Having stunned the peloton by challenging for the win on a mountain stage yesterday and extending his overall lead, the UCI World Champion, Peter Sagan, was back on familiar territory today. With the racing today taking place on a long flat stage, Peter’s BORA-hansgrohe teammates protected the GC leader and set him up perfectly for the predicted bunch sprint. In an aggressive sprint, where his adversaries clashed with him, Peter crossed the line in third to extend his GC lead, while Rafał Majka held onto his third spot in the overall contest.
It was the longest day of the Tour de Pologne, and by a long way. At 238km, the only stage that would come close to this distance would be the penultimate day, at 189km. While there was just one categorised climb, this came at the 30km mark, and as a fourth category, was unlikely to trouble anyone. This meant the sheer distance was the main challenge for anyone wanting to be in with a chance of taking the win – and with a street circuit finish in Zabrze, it was likely to fall to the sprinters to provide the excitement in the closing kilometres.
On such a long route, it was only the bravest riders who would want to get in the breakaway, with the potential of riding such a long distance as a small group putting off many. A small group of escapees took up the challenge, however, with six making their way up the road and fast building a healthy advantage. Even at this early stage, the sprint teams wanted to ensure the day ended as they had planned, and didn’t allow the gap to extend past six minutes. With 100km remaining, this gap was down to four minutes, the BORA-hansgrohe team fulfilling the dual role of protecting the race leader, Peter Sagan, as well as putting him in a strong position for the sprint.
Spending such a long time off the front was taking its toll on the break, and in spite of their best efforts, it was clear that they were struggling. The first of the escapees returned to the peloton with 50km to go, and with 20km remaining, the gap was reduced to just over a minute. With just three left out in front with 15km to go, it was only a matter of time until they were caught – with BORA-hansgrohe pushing the pace even harder once the break was in their sights. With 5km remaining, it was all back together, leaving only the sprint for the line to play for. Over the demanding street circuit, it was chaos as riders fought for position. With some aggressive bumping in the sprint, Peter was forced to shift his line, finishing the day in third position, extending his lead in the GC contest to ten seconds.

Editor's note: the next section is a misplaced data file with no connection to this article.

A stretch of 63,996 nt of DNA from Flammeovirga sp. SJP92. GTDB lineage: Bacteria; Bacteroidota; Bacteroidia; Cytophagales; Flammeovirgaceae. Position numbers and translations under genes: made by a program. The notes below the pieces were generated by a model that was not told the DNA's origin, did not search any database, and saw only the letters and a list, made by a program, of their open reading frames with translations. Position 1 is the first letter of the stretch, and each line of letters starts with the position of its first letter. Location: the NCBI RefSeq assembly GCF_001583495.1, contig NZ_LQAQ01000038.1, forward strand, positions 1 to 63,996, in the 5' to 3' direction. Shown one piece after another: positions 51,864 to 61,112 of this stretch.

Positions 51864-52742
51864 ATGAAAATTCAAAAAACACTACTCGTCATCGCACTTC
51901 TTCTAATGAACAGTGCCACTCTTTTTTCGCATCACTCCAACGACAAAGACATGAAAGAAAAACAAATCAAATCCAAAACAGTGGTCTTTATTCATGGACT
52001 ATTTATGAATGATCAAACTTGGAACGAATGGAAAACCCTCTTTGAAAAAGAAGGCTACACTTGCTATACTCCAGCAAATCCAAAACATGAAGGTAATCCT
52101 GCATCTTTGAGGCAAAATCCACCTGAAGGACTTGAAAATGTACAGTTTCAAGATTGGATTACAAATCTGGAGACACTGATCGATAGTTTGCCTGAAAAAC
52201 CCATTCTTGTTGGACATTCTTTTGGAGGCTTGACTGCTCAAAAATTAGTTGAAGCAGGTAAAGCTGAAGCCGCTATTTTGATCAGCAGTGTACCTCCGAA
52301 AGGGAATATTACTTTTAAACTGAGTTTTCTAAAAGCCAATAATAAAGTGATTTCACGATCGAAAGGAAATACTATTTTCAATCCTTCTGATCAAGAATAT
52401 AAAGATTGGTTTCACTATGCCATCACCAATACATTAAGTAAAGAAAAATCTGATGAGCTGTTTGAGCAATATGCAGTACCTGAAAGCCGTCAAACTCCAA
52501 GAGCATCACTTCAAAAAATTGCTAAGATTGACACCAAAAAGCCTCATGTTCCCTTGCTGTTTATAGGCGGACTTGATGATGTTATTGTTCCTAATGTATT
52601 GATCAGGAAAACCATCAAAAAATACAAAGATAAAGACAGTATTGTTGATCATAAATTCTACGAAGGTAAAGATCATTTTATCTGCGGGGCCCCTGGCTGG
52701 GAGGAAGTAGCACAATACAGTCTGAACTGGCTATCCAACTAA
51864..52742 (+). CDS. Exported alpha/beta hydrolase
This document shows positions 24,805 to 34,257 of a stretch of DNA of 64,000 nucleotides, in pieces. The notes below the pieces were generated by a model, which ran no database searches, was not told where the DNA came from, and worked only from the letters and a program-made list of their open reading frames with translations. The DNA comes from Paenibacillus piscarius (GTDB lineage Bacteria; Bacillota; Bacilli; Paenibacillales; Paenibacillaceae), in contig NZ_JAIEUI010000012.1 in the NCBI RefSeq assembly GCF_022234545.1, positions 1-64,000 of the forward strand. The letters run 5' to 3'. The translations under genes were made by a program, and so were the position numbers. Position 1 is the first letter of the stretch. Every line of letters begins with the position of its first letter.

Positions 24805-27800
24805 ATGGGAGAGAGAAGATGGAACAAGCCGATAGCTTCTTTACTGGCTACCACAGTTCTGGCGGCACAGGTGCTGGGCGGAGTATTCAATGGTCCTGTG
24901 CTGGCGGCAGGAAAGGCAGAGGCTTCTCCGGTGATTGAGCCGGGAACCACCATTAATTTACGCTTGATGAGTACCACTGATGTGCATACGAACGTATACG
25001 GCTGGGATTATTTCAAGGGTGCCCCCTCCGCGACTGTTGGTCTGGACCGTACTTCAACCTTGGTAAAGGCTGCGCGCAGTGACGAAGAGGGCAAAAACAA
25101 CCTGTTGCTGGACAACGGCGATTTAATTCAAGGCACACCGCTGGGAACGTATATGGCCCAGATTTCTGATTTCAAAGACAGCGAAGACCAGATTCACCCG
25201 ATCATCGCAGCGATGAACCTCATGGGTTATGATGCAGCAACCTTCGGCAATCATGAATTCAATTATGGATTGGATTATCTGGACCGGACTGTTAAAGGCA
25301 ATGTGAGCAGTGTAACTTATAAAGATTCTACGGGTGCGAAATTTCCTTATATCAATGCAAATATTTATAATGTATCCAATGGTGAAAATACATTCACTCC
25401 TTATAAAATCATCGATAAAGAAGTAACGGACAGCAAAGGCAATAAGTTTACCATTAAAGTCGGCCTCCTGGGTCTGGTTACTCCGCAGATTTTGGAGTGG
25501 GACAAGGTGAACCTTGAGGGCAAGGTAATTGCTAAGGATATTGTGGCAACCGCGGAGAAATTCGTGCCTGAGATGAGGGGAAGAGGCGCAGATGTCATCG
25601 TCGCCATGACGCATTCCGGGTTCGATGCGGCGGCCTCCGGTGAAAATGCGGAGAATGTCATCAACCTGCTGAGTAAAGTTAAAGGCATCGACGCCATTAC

With high speeds, the long distance and temperatures approaching 40°C, Peter felt the efforts on what was a very tough day. “It was a very long stage, I could even say maybe too long, under a scorching sun and hot temperatures. It was also very fast, with an average speed of 42km/h. The team worked hard all day to control the escapees and reel them in, which we did in the final 10km. I tried my best in the sprint, taking third and four bonus seconds, but Ewan proved the fastest of the bunch. Again, sensations were good and tomorrow is another day.”
It was another fantastic team effort for BORA-hansgrohe today, as Sports Director, Christian Pömer, explained. “Today, we put in again a powerful team performance. Cesare Benedetti controlled the breakaway throughout the day, and in the finale, the rest of the squad took over. Erik Baška did a great job in the lead out for Peter in the final stretch and brought him in an excellent position. It was evident that yesterday’s strong effort took its toll, but Peter still managed to fight and take a nice third place, bagging another precious four bonus seconds that will be important for the overall leadership.”
It’s a short stage tomorrow, but riders can’t let the 130km distance fool them. The parcours is undulating from start to finish, and includes four categorised climbs over its length. While not the toughest day of the race, all the riders will find the terrain hard going, and while the finish is relatively flat, the last climb of the day could act as a launch pad for a late attack.